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Marcy Venture Partners, co-founded by Jay-Z, Raises $85M Fund

Marcy Venture Partners, the VC firm co-founded by Jay-Z, Jay Brown and Larry Marcus, raised $85 million for its first fund, according to a new filing.

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Marcy Venture Partners, which was founded last year and is based in San Francisco, focuses on consumer brands. Its name is a nod to Brooklyn’s Marcy Houses where Jay-Z grew up.

The firm has already made a number of deals. It’s invested in six companies so far, leading the rounds for three, according to Crunchbase. Its most recent investment was in electric mobility startup Wheels in October 2019, and the largest round it’s led so far was a $70 million round for singer Rihanna’s lingerie line Savage X Fenty. The firm’s first investment since it was founded in March 2019 was Hungry Marketplace’s $8 million Series A in April 2019.

It’s a quick pace of investing for the first seven months of a VC firm’s existence, but the co-founders are no strangers to the world of venture capital.

Jay Brown, who co-founded Roc Nation with Jay-Z and served as its CEO until late last year, has invested in companies like BeautyCon and Right Rice. Jay-Z, hip-hop’s first billionaire, is also known for backing high-profile companies like Uber and Impossible Foods. And Larry Marcus is a seasoned venture capitalist. He’s the director of Walden Venture Capital, which invested in companies like Pandora and SoundHound, and he backed companies like Netflix and BandPage as an angel investor, according to Walden VC’s website.

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The investment comes just seven months after OneTrust raised an also massive $200 million Series A at a $1.3 billion valuation.

Women and family health startup Maven raised $45 million in its Series C round, bringing its total funding to more than $87 million.

Source: Crunchbase News

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Shadows’ Dylan Flinn and Kombo’s Kevin Gould on the business of ‘virtual influencers’

In films, TV shows and books — and even in video games where characters are designed to respond to user behavior — we don’t perceive characters as beings with whom we can establish two-way relationships. But that’s poised to change, at least in some use cases.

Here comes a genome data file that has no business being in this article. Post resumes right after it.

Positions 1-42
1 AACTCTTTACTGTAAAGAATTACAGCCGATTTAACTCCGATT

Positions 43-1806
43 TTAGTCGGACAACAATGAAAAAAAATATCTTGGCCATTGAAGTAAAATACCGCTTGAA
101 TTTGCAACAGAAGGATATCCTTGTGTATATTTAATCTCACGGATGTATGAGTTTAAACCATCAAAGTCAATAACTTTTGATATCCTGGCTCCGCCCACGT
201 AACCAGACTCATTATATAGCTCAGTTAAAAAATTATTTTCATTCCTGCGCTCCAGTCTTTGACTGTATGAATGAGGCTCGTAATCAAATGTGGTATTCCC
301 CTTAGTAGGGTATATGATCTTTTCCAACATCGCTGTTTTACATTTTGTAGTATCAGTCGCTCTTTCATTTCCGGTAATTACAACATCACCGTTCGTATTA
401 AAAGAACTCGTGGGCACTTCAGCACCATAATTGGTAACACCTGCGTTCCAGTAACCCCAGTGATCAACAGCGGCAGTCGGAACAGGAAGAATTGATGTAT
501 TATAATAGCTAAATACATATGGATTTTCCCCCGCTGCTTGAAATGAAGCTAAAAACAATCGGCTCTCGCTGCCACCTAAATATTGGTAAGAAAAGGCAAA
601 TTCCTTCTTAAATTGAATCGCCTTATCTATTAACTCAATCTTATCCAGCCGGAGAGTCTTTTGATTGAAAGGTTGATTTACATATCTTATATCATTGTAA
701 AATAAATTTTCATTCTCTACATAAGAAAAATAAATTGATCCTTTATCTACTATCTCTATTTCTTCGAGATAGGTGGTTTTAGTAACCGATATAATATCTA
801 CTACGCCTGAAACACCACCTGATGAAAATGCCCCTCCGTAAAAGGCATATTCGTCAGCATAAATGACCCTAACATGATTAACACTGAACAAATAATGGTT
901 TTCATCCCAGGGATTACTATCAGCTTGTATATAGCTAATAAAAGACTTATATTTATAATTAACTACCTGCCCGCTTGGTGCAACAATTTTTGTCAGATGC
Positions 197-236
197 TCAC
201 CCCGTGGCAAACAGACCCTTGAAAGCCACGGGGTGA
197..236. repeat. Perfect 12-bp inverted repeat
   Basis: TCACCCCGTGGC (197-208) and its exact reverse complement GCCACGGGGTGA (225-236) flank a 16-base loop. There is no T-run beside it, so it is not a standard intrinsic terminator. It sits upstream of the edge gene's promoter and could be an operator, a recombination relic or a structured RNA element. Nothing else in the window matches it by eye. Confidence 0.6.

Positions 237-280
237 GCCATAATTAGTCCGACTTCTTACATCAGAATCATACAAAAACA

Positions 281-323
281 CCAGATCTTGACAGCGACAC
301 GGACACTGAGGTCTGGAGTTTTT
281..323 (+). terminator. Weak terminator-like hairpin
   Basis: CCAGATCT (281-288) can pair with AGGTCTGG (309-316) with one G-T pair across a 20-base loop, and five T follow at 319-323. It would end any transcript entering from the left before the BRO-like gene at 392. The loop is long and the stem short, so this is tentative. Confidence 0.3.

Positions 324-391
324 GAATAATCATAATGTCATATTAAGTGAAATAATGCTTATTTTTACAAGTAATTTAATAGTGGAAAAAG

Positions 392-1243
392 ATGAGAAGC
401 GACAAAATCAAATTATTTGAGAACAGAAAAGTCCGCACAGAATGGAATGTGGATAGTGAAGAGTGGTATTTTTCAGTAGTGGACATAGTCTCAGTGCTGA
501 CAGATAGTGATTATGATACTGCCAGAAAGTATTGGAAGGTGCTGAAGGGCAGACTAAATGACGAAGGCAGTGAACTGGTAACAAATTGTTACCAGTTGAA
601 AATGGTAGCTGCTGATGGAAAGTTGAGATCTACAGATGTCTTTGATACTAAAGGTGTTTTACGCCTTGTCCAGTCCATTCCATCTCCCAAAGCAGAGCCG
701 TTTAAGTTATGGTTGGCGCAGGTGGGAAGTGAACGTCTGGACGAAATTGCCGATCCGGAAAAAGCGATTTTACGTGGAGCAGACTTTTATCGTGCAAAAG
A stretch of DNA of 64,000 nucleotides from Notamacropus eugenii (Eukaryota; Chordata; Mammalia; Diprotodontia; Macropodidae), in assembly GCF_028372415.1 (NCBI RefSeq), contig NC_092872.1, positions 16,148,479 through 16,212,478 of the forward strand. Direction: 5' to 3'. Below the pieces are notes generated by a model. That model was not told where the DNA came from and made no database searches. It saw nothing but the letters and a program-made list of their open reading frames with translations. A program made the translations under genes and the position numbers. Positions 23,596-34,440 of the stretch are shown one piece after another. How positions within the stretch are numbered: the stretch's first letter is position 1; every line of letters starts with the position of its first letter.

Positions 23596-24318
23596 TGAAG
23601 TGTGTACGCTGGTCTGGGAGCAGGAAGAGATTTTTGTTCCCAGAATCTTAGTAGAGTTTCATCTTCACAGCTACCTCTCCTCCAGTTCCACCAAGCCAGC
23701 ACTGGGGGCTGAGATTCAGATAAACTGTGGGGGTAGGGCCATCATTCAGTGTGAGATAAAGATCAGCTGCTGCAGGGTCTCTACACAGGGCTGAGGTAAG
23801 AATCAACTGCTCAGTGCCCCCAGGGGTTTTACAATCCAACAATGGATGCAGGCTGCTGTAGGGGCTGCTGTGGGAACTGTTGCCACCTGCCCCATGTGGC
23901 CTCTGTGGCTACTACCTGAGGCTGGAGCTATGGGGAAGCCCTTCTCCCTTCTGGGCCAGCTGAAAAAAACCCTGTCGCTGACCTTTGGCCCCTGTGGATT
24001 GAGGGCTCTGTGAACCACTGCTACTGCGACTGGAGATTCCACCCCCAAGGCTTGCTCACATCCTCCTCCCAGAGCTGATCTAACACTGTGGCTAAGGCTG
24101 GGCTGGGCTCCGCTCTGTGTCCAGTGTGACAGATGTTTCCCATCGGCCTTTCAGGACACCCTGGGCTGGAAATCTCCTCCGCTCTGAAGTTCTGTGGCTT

Interactive characters — fictional, virtual personas capable of personalized interactions — are defining new territory in entertainment. In my guide to the concept of “virtual beings,” I outlined two categories of these characters:

  • virtual influencers: fictional characters with real-world social media accounts who build and engage with a mass following of fans.
  • virtual companions: AIs oriented toward one-to-one relationships, much like the tech depicted in the films “Her” and “Ex Machina.” They are personalized enough to engage us in entertaining discussions and respond to our behavior (in the physical world or within games) like a human would.

Part 2 of 3: the business of virtual influencers

Today’s discussion focuses on virtual influencers: fictional characters that build and engage followings of real people over social media. To explore the topic, I spoke with two experienced entrepreneurs:

  • Dylan Flinn is CEO of Shadows, an LA-based animation studio that’s building a roster of interactive characters for social media audiences. Dylan started his career in VC, funding companies such as Robinhood, Patreon and Bustle, and also spent two years as an agent at CAA.
  • Kevin Gould is CEO of Kombo Ventures, a talent management and brand incubation firm that has guided the careers of top influencers like Jake Paul and SSSniperWolf. He is the co-founder of three direct-to-consumer brands — Insert Name Here, Wakeheart and Glamnetic — and is an angel investor in companies like Clutter, Beautycon and DraftKings.

Source: TechCrunch